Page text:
— Back at school, Ryo confronts Arato over the latter’s fondness for Lacia. Again, we get into the stupid debate about hIEs being objects. Are these guys blind? Lacia can think for herself and express her emotions. What makes her functionally different from humans? A soul? Don’t tell me people still believe in souls in such a distant future. My point is that the conflict just feels contrived. We’ve created these incredibly life-like androids, but the entire world is content on treating them like inhuman objects. Only one simple boy will stand against the tide! Doesn’t this premise seem ridiculous to anyone else? If we can die for our pets, then why are people like Ryo so incredulous that someone might form an attachment to their hIEs? What is this bizarro alternate universe?
— Ryo accuses Arato of being analogue hacked. More importantly, he accuses Arato of selling humanity out! Whoa! Seriously? All because Arato wants to treat a thinking, feeling being with the respect they deserve? Sure, the show insists that common hIEs do not have the capability to feel, but it’s obvious that Lacia does. Plus, I’m not so sure that these ordinary, day-to-day hIEs truly lack feelings. Considering how much people like Ryo wants to believe that hIEs are nothing but mere objects, don’t you think it’s possible that they’re deluding themselves in order to continue discriminating against hIEs?
— Anyways, the show is trying to convey the existential threat of androids. If androids are superior to us in every other way — strength, speed, intelligence, etc. — then aren’t humans obsolete? Ah, but humans aren’t obsolete if we continue treating the androids like objects! Good ol’ discrimination will do the trick! In any case, I get it. Regular humans don’t have a place if these hIEs can simply replace them. The problem is that this debate is being carried out between two clueless high school students. They don’t exactly have the most interesting takes. Case in point, Ryo is going about it the wrong way, though: “You shouldn’t care about Lacia at all!” Dude, that’s never gonna work. In fact, he’s too late. Pandora’s box has already been opened. The only way to hold back this tide is to never create advanced AI in the first place. Getting mad at Arato isn’t going to solve anything. The capability to create Lacia is out there. Even if the one we know and love gets destroyed, another one can be made in her image. Ryo eventually asks Arato who the latter will choose: humans or objects? False dichotomy, my brother! That’s a false dichotomy if I’ve ever seen one!
— We continue this senseless debate with Erika and Saturnus. The former tells the latter that an object’s shape is what gives it meaning. But hIEs aren’t objects. They can think for themselves and perform actions as a result of those thoughts. Their actions determine their meaning! Ah, whatever.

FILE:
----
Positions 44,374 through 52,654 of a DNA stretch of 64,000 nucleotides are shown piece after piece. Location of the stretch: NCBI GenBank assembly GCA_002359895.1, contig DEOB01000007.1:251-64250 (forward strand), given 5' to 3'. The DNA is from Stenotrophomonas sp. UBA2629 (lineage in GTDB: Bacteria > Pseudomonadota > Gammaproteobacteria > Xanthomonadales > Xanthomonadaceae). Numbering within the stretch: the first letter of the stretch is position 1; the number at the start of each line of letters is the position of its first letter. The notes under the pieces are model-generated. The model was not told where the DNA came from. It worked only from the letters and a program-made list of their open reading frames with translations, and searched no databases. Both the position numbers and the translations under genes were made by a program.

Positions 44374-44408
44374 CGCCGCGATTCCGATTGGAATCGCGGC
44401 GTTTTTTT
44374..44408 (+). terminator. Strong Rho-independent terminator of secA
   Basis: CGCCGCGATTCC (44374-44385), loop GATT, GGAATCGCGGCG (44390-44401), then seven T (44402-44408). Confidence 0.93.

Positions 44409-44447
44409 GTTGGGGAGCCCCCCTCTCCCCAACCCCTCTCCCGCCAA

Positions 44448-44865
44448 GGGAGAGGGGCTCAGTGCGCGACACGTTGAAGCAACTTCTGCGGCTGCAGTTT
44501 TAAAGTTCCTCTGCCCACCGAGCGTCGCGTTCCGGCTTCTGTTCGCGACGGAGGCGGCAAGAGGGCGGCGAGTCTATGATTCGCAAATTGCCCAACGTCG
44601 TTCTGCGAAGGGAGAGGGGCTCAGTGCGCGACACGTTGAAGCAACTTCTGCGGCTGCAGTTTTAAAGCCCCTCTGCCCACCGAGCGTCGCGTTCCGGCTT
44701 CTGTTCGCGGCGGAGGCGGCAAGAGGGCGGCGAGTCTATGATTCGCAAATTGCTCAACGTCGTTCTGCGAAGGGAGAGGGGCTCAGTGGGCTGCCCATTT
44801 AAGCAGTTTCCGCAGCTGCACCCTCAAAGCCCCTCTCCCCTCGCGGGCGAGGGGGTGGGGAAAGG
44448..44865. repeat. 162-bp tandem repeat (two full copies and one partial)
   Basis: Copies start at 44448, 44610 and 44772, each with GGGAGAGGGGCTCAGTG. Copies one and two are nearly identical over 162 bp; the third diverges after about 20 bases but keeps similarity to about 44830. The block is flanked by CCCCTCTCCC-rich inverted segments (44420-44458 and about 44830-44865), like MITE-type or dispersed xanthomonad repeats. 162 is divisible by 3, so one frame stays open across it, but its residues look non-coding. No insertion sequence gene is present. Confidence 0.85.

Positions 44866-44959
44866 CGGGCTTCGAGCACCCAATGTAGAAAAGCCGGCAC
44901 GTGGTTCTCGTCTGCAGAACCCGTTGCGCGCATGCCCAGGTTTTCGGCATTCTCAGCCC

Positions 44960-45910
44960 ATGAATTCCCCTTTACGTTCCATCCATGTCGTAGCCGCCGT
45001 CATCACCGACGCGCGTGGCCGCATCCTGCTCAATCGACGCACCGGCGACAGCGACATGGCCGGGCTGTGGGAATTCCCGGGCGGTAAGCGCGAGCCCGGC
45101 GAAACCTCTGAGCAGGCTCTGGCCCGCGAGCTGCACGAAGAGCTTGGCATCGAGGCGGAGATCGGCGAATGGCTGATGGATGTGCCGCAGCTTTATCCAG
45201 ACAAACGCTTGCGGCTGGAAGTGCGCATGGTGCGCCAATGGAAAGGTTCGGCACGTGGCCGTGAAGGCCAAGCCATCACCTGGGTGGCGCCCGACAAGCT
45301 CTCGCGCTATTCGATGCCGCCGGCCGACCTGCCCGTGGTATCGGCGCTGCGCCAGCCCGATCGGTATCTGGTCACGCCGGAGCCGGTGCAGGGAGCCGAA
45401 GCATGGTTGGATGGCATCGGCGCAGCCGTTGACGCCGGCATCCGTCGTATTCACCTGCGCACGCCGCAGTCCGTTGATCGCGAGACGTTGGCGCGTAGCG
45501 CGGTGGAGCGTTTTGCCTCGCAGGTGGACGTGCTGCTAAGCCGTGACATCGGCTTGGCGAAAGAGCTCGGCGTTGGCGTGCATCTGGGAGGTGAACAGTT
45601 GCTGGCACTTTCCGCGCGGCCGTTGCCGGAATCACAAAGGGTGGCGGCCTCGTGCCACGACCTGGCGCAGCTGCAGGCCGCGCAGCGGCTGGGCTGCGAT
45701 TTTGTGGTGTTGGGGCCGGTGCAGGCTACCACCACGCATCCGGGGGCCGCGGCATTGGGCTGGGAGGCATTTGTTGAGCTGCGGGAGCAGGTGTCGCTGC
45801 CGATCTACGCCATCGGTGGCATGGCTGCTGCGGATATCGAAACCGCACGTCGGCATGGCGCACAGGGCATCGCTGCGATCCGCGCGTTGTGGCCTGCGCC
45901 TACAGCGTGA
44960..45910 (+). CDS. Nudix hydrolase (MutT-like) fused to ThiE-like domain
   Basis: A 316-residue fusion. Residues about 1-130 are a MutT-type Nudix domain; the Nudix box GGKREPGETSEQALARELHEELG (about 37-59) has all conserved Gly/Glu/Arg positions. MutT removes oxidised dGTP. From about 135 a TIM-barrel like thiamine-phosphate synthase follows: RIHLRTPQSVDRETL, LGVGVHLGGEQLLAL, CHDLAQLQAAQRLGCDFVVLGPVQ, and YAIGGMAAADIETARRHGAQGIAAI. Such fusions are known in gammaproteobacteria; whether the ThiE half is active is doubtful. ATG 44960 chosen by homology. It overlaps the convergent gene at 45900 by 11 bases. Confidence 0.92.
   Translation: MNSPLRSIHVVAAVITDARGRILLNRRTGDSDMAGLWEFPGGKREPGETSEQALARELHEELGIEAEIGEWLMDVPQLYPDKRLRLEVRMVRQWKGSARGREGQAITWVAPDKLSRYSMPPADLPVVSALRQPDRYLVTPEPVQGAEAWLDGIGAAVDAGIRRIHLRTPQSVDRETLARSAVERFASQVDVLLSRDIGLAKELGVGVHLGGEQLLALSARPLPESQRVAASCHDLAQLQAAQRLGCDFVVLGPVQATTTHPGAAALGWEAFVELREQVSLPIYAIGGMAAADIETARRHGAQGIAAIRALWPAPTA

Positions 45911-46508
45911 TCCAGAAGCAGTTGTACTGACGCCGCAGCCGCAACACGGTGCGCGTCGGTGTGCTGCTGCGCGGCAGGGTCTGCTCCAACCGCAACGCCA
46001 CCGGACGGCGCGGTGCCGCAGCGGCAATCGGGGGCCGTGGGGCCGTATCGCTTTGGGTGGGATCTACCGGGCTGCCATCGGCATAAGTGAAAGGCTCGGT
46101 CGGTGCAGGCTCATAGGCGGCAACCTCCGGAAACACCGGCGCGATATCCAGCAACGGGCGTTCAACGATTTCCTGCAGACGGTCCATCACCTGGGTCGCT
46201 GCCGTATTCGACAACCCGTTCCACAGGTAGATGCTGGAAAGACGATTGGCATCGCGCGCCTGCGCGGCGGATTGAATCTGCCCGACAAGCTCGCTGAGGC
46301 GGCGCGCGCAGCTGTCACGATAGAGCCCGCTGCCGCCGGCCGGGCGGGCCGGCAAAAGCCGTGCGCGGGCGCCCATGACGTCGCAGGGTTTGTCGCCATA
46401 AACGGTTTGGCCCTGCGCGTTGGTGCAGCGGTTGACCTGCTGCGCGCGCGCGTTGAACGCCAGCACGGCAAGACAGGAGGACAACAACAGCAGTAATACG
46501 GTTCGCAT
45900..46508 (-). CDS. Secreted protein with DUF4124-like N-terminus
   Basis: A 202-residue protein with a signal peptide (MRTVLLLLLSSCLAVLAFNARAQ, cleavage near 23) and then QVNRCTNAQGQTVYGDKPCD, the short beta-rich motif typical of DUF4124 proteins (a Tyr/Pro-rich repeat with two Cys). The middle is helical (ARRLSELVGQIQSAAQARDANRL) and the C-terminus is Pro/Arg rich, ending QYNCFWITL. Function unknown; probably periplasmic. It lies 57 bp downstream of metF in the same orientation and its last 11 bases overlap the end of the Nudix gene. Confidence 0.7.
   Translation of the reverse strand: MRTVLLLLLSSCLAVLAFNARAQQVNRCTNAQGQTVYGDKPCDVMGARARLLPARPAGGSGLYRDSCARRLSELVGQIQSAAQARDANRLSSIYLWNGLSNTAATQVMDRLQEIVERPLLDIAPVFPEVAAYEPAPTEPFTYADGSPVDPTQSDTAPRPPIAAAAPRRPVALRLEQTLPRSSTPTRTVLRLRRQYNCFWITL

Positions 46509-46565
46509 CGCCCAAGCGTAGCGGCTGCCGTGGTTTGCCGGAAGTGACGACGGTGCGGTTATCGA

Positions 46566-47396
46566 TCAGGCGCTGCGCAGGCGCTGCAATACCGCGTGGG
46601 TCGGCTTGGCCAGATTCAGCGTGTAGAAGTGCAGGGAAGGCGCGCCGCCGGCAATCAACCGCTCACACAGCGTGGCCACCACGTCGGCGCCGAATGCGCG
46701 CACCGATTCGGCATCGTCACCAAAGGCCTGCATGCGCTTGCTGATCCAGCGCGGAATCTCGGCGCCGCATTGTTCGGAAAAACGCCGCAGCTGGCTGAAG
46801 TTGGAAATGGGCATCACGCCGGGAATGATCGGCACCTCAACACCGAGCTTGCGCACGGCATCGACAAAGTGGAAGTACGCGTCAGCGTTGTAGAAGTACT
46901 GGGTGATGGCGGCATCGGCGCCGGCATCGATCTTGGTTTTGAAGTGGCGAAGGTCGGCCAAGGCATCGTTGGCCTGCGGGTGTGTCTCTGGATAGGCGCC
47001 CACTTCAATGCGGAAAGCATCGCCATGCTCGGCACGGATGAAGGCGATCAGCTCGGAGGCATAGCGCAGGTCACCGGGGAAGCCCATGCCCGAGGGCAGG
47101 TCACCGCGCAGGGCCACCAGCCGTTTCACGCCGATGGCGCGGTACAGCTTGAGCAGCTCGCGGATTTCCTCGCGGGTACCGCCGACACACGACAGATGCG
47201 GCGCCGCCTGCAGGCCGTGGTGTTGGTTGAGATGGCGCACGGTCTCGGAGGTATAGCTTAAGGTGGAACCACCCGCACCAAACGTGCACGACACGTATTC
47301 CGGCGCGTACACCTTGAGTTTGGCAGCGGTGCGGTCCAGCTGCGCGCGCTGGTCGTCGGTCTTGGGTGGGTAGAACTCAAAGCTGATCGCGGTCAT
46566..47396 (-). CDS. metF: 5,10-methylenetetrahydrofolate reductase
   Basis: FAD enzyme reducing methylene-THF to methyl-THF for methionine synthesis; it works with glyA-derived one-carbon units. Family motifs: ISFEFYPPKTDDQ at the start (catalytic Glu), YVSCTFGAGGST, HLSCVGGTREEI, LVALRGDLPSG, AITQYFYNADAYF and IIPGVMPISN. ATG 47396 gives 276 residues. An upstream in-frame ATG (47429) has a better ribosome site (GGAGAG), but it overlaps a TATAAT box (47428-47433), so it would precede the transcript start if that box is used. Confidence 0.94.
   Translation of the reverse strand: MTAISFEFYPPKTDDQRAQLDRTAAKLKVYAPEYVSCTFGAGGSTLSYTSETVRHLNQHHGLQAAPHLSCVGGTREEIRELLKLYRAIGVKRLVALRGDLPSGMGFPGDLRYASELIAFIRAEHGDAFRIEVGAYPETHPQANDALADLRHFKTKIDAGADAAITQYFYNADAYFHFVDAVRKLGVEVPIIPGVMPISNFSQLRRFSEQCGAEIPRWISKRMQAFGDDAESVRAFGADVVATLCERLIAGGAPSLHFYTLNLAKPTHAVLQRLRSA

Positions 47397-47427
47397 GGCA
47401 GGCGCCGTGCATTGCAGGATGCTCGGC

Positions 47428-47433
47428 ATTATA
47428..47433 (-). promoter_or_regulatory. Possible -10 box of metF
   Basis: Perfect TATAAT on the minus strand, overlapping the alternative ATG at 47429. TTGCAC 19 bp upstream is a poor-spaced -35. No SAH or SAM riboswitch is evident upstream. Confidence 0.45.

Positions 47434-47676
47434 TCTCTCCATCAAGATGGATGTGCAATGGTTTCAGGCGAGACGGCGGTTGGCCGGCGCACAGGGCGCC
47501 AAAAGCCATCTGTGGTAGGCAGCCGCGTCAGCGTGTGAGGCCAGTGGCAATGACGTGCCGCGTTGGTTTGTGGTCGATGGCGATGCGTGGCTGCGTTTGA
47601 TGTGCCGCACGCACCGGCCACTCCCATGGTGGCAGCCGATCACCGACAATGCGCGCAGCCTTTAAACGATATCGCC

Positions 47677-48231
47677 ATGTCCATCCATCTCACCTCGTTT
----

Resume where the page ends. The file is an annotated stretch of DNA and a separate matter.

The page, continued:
— Erika wants Saturnus to be cute, so the hIE initially tries to use her tool to create a new outfit. I guess that’s her gimmick; she can create anything from apparently nothing. It’s probably not nothing, of course. We just don’t know exactly how her tool works. This might be an anime, but conservation of matter probably still holds true. But yeah, this is why Saturnus is dressed like a typical anime maid. More stupid “animeisms.”
— So Shiori goes to Arato directly and asks him to return Lacia to Memeframe. Obviously, he does not want to do so. They then go on and on about registration numbers and whatnot. It’s like the lamest possible way to contest ownership of Lacia, but we’re just biding our time until the episode ends. We all know that they’ll eventually fight over this. We all know that they’ll have to resort to force. The show just wants to hold off on this until at least next week’s episode. As a result, Shiori tries to reason with Arato even though she knows it won’t work.
— In the end, Arato asks Lacia why she concealed her origins from him. She expresses her desire to be by his side. She wants an owner who can trust her, i.e. more or less treat her like an equal. He asks her if he’s being analogue hacked, but she of course tells him that only he can decide if he still has free will. I guess I just don’t see what the big deal is. Even if we acknowledge that free will isn’t an illusion, it’s rarely ever the case that we are free from external influences. Every single decision we make is affected by outside forces. Is analogue hacking any different from a good marketing campaign? Is it any different from an enchanting beauty asking us for favors? At the end of the day, the theme of the anime holds true: you gotta take responsibilities for your actions. Arato needs to stop being such a helpless boy and just take matters into his own hands.
— He won’t have much of a choice anyway. Shiori is prepared to take Lacia back by any means necessary.